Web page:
It somehow amazes me that so many are now surprised to see that our tiny nation state has arrived at a position where even those that were in denial for decades can now see clearly as day that we are not wealthy and that we only foolishly expend what belongs to the next generations in order to sustain our vanity; that we are not the most fortunate in the universe or in the Caribbean and that the term first, second and third world does not really apply to us. Our situation as a national entity is indeed unique and for this reason there have been few socio-economic models that could have assisted us in recognising our unique national characteristics.
One thing for sure is that our adoption of a capitalistic model of development in the 1950s was not designed to fit our unique character as it was in Japan or Singapore where conscious and calculated efforts and arrangements were made to change the communal nature of their societies and implement capitalistic institutions and customs that would make them competitive in an international market governed by the principle of free exchange of commodities.
From the 1950s, land was the only real commodity Caymanians had to exchange internationally and it was perceived by some even that far back that if we were not regulated in the manner we exchanged this most valuable of commodities, our people would become like native American Indians. In my 1980 play Time Longer Dan Rope I attempted to dramatise the strain that commercial values and wealth as well as racial and class divisions had by the 80s already placed on at least a segment of Caymanian society, namely seamen that were socialised to a small extent into accepting commercial relationships on foreign ships, but who nevertheless were afraid or unable to stop being iron individuals and submit themselves to the rigour and routine of land life in an emerging commercial society that demanded education, experience and personal sacrifice rather than individual heroism.
Our Heroes Square is filled with the names of those that lived, worked and sacrificed in order to support and protect their families. And every time I think of the “hard men” in the McField clan, I cannot but understand how much our family has lost in the transition from a sea fearing subsistence communal community where caring and sharing was the motto, to the present impersonal, regimented and discriminatory class structured society we now live in. If my grandfather Richard Lemuel McField who was born 1879 could ever know what became of his lands, his family pride, his children and their children in these Islands he would rise up in his grave with his many guns and march to hell if that would turn things back to where we could recapture our power and dignity.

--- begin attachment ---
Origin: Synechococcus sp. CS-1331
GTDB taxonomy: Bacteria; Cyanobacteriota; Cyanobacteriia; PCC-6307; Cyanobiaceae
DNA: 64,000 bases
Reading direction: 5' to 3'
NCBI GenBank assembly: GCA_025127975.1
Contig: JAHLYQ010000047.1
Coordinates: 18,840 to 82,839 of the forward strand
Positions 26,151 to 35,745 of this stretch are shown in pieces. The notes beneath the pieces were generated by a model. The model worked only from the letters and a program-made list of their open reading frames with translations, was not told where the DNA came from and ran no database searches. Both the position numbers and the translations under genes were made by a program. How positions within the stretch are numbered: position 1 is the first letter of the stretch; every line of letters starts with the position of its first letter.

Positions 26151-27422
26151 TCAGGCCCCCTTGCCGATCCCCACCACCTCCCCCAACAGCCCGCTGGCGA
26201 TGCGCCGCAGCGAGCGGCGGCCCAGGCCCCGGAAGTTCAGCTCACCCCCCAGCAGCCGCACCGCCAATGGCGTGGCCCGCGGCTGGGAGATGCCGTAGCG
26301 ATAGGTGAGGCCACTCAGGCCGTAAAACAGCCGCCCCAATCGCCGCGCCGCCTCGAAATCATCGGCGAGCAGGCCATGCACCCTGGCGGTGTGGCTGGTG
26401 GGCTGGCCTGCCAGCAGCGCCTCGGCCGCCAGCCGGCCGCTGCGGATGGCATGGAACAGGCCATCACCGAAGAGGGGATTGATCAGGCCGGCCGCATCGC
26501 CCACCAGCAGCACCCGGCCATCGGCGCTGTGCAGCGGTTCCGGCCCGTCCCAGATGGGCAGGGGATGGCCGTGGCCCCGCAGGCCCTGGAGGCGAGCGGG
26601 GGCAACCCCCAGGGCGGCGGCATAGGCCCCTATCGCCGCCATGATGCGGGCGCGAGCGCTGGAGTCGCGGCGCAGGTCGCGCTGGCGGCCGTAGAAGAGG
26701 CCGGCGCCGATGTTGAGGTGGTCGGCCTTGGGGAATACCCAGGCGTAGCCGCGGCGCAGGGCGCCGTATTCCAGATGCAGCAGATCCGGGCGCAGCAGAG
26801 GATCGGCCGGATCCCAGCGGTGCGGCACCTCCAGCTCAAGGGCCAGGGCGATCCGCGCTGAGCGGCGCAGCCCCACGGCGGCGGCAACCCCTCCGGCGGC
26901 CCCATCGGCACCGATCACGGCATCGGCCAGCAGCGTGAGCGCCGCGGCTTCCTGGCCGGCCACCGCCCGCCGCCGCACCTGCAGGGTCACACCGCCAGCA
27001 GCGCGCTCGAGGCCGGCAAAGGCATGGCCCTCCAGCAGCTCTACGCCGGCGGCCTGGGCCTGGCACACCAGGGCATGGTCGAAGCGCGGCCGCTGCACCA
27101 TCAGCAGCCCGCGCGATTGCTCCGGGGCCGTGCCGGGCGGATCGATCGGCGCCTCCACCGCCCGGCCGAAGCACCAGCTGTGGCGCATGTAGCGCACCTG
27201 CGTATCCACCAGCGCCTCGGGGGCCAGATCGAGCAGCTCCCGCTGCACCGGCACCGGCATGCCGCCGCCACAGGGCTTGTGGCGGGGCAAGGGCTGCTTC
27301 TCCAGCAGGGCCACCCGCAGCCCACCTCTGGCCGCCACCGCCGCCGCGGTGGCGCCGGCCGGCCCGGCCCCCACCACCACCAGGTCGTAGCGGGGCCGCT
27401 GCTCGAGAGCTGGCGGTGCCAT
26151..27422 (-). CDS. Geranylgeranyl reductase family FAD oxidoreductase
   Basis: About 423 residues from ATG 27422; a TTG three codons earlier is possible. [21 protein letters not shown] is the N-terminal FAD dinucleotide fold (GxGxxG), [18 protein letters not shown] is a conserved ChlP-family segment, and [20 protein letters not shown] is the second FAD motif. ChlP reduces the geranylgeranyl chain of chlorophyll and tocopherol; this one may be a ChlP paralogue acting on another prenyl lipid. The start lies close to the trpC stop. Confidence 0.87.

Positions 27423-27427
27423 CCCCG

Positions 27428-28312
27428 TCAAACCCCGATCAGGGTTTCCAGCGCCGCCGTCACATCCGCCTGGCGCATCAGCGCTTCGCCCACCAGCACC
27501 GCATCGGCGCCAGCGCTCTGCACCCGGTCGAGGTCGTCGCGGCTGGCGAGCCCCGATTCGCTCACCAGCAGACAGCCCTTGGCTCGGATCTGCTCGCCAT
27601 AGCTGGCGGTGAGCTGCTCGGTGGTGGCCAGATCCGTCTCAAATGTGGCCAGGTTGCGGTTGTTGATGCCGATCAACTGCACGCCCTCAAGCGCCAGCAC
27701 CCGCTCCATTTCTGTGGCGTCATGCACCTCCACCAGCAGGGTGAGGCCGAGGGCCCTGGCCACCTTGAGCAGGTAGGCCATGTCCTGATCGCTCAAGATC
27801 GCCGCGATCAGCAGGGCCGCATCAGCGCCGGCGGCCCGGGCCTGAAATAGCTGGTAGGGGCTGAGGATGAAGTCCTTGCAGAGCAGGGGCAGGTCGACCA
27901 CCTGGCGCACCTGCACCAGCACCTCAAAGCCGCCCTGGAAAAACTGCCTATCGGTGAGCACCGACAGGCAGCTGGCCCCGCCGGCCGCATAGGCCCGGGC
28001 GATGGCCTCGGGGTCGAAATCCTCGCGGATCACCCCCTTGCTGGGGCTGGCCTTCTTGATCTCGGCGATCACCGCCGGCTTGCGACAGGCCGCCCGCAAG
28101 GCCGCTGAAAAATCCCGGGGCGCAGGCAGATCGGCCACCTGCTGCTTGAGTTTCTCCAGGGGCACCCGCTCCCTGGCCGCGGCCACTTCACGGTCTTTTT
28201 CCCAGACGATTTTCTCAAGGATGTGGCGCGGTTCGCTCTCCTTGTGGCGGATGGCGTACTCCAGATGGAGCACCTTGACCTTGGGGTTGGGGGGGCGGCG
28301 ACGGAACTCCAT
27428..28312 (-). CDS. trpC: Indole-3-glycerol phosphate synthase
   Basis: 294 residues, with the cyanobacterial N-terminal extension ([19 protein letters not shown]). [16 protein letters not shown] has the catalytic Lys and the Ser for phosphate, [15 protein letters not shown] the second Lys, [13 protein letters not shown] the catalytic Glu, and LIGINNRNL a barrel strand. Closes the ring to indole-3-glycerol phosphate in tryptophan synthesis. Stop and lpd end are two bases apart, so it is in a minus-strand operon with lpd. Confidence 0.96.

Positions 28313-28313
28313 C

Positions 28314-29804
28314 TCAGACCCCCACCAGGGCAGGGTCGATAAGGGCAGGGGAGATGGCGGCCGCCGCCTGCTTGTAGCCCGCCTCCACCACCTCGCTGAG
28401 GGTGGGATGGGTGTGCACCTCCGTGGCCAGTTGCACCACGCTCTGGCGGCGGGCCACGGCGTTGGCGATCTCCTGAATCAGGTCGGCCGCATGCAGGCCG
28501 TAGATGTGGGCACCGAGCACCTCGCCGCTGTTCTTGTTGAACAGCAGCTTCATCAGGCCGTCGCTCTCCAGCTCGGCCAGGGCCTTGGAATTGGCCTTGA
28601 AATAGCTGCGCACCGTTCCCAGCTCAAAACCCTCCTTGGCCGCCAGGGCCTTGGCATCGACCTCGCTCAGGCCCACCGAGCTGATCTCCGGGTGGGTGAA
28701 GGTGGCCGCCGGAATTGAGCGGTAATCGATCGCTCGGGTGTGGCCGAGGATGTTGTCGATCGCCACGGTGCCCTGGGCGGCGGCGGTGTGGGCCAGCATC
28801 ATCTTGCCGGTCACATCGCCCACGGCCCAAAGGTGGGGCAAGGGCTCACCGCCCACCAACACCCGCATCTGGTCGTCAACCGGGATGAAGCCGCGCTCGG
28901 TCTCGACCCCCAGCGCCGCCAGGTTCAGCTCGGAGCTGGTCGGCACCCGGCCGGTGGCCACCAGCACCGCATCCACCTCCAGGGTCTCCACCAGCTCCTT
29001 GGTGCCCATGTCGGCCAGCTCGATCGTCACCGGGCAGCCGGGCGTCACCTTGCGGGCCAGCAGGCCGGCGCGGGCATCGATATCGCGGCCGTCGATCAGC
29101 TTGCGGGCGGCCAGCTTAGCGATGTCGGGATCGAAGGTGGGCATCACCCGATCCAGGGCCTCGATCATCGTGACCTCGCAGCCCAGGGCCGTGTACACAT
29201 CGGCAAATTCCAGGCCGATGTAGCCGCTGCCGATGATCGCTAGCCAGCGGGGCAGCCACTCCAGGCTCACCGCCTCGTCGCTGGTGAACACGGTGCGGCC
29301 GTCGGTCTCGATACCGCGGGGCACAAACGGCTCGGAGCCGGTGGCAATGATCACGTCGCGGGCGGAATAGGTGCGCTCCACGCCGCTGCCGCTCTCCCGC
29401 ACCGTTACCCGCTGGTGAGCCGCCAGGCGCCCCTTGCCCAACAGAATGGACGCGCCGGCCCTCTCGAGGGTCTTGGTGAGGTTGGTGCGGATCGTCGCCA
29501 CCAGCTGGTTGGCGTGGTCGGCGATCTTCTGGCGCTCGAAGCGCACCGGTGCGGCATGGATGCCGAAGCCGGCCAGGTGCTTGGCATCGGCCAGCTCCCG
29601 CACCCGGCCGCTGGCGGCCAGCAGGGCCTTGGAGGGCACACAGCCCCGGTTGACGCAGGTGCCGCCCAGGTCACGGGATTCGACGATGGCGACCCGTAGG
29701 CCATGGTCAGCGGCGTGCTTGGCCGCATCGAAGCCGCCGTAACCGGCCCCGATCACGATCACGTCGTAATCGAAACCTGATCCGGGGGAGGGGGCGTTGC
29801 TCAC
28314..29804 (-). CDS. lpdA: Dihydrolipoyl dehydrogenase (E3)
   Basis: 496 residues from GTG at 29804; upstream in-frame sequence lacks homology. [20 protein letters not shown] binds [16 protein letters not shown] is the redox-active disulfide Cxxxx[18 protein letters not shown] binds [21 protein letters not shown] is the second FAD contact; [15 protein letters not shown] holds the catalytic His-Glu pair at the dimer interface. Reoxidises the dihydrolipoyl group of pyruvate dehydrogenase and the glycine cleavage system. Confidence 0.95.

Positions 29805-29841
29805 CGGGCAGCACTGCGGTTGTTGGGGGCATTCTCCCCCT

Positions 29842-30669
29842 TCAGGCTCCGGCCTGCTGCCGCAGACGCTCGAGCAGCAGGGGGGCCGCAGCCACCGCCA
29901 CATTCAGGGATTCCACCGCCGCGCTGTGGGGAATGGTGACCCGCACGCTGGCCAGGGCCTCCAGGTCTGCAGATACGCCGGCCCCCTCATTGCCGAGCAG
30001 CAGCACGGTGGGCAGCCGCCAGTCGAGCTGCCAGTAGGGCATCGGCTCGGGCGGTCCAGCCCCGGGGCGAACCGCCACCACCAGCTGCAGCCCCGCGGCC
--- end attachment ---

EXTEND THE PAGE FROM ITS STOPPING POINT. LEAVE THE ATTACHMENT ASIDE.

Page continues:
Time does not go backwards but time is longer than rope and I hope that we now see what I saw when writing my first play, Time Longer Dan Rope. Why my main character was called Beatman and why when another character Koolidge decided to leave Beatman working for the rich developer Mr Wilder as Beatman’s wife Ella demanded, said to Mr. Wilder at the airport; “I will see you again, if not this time the next time or the next time. But I hope that when we meet again we are on the same side”. What I was saying then as I am saying how is that the sale of our lands back then began a socio-economic and cultural division in our Island state that how haunts us like my grandfather’s ghost haunts me.
The real Beatman is dead and gone, God bless his soul, but the character this iron individual inspired is alive in Time Longer Dan Rope and I encourage those interested in the social thesis that I developed in this Caymanian drama to get a copy of this play and read it because we must understand where we are coming from before we can work out where we want to go. Because our new societal model must be inspired by our past and not just the fake posture of our political leaders who are forever creating national heroes in order to appeal to our vanity. Somehow we must begin to sculpt our future with our past in mind and this demands we face the Duppies of yesterday.
Land was the most valuable commodity Caymanians had when my father Charles Verdun McField was born on the 8th day of August 1916. Verdun is a place in France were a senseless and bloody battle for land had taken place during the first Great War and although one would have thought we were too far at the back of beyond to know of this senseless slaughter of human beings, my grandfather knew of the battle of Verdun and named his 10th offspring Verdun. My father named is first son Verdun and I named my first and only son Joshua Verdun McField because we as a nation should have built our lands to stay so that in departing we could have left behind soil that had not washed away. So that when our sons assumed the mortgage on this land that’s had our toil; they would not have to ask the question, here is the land but where is the soil.
God created the heavens and the earth so if we must tax then let us tax the land and not a man’s labour, for each man has an equal 24 hours in a day. If we must tax let us tax what has been taken away. If we must tax let us tax that which is not mobile and cannot be carried away in a suitcase or electronically. If we must tax let us not tax the poorest or the weakest but those that have more than is needed to supply their daily bread and sugar water. If we must tax, for God’s sake, bring the tax only if we have brought fiscal discipline to our government and our homes; otherwise let there be no taxation.